I laud the pilot programme initiated by the police to test the feasibility of videotaping interviews with suspects ("Police to try out videotaping interviews with suspects"; last Thursday).
This move would go a long way towards providing greater transparency and clarity to a suspect's statement. For now, I hope the initiative goes through and gradually involves a wider spectrum of cases.
We have in place a professional police force that has honed successful interviewing techniques over the years.
However, there are occasions when the defence counsel contests the circumstances under which a statement was taken.
Videotaping the interviews should effectively eliminate any dispute with regard to the conditions a suspect was subjected to and serves to strengthen the prosecution's case, if necessary.
Given that statements tend tobe lengthy and are usually not audio-taped, there remains a slim chance that the statement recorder might have left out certain points during note-taking, leading to further contention in the courts.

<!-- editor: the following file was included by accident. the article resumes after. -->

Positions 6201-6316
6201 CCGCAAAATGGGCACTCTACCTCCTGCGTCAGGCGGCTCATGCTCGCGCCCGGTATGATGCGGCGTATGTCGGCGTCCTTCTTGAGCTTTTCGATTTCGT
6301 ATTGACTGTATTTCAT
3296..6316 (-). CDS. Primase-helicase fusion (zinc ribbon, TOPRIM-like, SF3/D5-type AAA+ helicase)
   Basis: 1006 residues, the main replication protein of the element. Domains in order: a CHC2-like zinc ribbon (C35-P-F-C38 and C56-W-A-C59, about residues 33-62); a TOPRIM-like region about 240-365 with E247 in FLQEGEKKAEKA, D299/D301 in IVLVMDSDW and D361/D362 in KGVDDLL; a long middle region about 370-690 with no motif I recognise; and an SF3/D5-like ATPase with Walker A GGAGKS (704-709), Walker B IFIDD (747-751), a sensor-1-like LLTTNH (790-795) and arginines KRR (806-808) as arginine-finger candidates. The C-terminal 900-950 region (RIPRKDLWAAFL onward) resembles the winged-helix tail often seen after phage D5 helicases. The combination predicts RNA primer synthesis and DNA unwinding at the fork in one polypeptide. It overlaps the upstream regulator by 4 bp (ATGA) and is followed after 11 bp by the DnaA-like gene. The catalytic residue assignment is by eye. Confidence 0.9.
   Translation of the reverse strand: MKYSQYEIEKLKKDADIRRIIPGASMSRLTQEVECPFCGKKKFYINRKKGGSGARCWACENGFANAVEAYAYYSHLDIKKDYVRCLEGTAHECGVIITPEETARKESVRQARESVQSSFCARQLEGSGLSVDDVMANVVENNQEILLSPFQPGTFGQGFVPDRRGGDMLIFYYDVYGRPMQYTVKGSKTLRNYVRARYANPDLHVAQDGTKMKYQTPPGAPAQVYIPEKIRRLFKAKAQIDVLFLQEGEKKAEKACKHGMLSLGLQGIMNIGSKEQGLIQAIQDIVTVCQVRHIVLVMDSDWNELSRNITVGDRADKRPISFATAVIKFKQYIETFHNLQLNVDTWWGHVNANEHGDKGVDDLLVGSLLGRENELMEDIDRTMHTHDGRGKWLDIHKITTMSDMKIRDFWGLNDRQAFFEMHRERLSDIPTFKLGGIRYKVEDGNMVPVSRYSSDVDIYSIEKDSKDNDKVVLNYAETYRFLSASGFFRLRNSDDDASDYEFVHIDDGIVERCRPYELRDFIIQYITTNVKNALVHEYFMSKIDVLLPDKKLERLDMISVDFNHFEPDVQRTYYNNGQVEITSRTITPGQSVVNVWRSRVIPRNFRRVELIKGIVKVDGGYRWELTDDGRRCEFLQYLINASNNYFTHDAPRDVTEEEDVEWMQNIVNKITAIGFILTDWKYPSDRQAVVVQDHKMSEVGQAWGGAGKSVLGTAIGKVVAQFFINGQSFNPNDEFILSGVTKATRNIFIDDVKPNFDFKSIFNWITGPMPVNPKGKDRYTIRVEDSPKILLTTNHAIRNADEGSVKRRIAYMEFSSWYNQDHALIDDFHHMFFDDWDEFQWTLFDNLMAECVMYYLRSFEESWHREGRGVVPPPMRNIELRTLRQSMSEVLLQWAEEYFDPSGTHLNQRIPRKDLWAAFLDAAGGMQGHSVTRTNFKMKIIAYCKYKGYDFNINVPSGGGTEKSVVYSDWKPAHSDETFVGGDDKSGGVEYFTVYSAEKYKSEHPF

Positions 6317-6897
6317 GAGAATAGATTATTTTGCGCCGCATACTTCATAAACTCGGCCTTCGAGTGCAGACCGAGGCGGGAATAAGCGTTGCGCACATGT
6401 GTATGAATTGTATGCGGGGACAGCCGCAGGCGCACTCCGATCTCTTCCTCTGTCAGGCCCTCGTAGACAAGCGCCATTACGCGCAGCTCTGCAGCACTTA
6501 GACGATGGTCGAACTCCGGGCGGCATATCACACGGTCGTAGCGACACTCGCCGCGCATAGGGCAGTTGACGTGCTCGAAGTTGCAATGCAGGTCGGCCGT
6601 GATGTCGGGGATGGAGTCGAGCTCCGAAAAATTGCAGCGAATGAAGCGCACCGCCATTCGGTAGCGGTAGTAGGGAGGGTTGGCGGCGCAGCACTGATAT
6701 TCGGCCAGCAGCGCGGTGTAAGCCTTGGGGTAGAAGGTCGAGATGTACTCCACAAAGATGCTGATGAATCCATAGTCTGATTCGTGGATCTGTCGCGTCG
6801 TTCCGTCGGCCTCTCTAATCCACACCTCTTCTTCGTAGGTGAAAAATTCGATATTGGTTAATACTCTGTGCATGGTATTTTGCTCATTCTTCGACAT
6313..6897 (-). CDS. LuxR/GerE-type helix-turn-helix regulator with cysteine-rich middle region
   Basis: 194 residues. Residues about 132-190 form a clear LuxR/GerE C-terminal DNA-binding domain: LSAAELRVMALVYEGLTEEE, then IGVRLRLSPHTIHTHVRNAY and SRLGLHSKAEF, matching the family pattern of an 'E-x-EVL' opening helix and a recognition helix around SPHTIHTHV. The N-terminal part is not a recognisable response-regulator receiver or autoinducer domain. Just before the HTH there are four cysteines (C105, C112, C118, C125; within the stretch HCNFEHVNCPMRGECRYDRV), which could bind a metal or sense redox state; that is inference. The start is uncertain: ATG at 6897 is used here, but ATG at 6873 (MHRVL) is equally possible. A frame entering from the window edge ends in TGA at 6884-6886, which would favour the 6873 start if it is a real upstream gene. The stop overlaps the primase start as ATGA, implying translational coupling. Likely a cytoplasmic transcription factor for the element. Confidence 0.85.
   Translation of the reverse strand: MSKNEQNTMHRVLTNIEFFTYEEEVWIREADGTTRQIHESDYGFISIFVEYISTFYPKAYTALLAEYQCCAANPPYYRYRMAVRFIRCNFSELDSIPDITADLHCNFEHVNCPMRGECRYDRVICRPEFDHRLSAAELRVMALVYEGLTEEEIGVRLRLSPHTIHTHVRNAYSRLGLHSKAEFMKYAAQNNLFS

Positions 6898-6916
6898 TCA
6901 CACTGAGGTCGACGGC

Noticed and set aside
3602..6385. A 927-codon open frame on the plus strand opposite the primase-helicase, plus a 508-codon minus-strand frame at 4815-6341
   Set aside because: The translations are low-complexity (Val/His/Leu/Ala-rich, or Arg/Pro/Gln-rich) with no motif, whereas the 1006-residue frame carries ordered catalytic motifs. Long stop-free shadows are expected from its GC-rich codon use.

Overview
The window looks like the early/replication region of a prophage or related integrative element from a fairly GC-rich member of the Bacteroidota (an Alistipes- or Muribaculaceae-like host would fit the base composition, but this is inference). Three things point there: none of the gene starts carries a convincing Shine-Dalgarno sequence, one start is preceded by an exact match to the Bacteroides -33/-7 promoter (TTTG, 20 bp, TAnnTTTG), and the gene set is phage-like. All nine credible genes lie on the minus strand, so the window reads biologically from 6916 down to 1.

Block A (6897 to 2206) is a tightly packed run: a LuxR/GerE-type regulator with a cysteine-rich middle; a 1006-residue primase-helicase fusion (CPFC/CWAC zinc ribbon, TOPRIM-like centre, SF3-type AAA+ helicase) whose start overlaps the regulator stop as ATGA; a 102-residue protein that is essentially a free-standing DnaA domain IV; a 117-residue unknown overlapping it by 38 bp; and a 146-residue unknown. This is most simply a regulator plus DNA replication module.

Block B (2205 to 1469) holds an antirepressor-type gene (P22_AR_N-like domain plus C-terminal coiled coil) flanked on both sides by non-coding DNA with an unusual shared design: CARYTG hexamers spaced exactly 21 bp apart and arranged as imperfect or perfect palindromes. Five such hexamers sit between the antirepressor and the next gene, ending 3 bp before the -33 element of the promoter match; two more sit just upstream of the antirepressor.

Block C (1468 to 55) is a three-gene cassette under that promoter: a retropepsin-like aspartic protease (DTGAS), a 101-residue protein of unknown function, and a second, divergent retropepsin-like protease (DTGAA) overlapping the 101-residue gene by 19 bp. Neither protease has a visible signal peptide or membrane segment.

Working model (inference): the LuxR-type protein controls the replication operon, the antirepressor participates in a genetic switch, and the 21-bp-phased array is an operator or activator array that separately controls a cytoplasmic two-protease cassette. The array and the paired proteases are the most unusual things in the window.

Videotaping interviews is a big leap forward, as this allows all parties involved to review and scrutinise the statements repeatedly and come to a logical and measured conclusion.
The downside to this initiative is the possibility of a longer hearing, as the videotapes constitute additional evidence that needs to be judiciously examined by the courts, as rightly pointed out by lawyer and MP Vikram Nair.
However, I believe what is of foremost importance is the need to reduce any likelihood of wrongful conviction.
It is crucial that initiatives like this be embraced by all parties and that the legal community should continually provide suggestions to lessen the possibility of an unfair conviction.
The last thing we want to do is incarcerate an innocent man.
Matthew Kwan Kai En